There’s been a lot of debate about whether the Occupy Wall Street movement has made it clear exactly what they’re protesting, or whether they even should articulate it. Instead of being defined by one issue, and having your perceived success pegged to that one thing, one argument goes, it is better not to make specific demands.
George Lakoff, who wrote Don’t think of an elephant: Know your values and frame the debate – and much more on the subject of “framing” – argues that what’s important is establishing your moral message. He says while it’s good the demonstrators haven’t specified exact demands, it is time the budding OWS movement framed their message, before someone else does it for them:
“It seems to me that the OWS movement is moral in nature, that occupiers want the country to change its moral focus. It is easy to find useful policies; hundreds have been suggested. It is harder to find a moral focus and stick to it. If the movement is to frame itself, it should be on the basis of its moral focus, not a particular agenda or list of policy demands.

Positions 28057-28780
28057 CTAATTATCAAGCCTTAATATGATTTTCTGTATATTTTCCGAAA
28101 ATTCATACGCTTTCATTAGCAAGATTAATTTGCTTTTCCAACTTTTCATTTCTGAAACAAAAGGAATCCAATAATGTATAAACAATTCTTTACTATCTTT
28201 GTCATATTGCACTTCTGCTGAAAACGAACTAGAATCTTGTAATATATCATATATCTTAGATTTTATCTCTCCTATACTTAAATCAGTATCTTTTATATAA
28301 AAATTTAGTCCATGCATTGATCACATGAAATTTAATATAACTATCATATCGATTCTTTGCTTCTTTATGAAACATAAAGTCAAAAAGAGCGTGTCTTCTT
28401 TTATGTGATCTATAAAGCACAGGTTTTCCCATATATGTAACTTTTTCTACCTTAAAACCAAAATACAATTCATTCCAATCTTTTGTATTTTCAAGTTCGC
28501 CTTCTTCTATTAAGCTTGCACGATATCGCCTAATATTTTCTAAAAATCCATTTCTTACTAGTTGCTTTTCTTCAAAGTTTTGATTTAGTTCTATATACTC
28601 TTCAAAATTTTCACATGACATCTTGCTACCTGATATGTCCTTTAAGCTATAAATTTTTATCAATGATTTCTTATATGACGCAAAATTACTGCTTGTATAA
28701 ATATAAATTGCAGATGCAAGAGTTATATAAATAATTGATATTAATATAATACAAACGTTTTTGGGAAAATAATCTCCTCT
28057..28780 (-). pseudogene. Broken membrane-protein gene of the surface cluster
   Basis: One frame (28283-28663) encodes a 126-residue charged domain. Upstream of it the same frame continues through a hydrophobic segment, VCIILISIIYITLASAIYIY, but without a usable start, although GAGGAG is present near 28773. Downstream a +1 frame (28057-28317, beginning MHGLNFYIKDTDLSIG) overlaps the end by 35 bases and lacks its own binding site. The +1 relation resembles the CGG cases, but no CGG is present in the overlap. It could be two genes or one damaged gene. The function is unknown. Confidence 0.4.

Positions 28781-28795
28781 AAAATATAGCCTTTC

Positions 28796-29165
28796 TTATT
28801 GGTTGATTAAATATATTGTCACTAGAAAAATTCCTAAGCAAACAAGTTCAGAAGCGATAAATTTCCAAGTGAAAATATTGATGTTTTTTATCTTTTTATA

“If the moral focus of America changes, new people will be elected and the policies will follow. Without a change of moral focus, the conservative worldview that has brought us to the present disastrous and dangerous moment will continue to prevail.”
One example of a simple, moral, effective frame he suggests is: “We Love America. We’re Here to Fix It.”
To create that frame, the message must be repeated over and over. He encourages people to keep the message positive. (See George Lakoff’s article here.)
I think, besides framing the message, however, at some point, a few very basic demands do need to be articulated. To not do so, I believe, is a waste of the momentum being created.
Now, it’s easy to get mired in the debate over specific demands. Therefore, only the most fundamental, democracy-saving items need to be agreed on for this movement to succeed.
That said, I’d like to humbly propose what I believe is the most basic tenet of all. Without this one thing, not much else can be accomplished, on any issue:
We absolutely must get the money out of politics: local, state and federal. We must find a way to have publicly funded elections.
Without this most fundamental change in our politics, our elected representatives will forever be serving those who paid their way, and not we who elected them.
If we fail to do this, try as we might to affect change, we are only spinning our wheels. If we do succeed, on the other hand, it’s a whole new ball game. And anything is possible.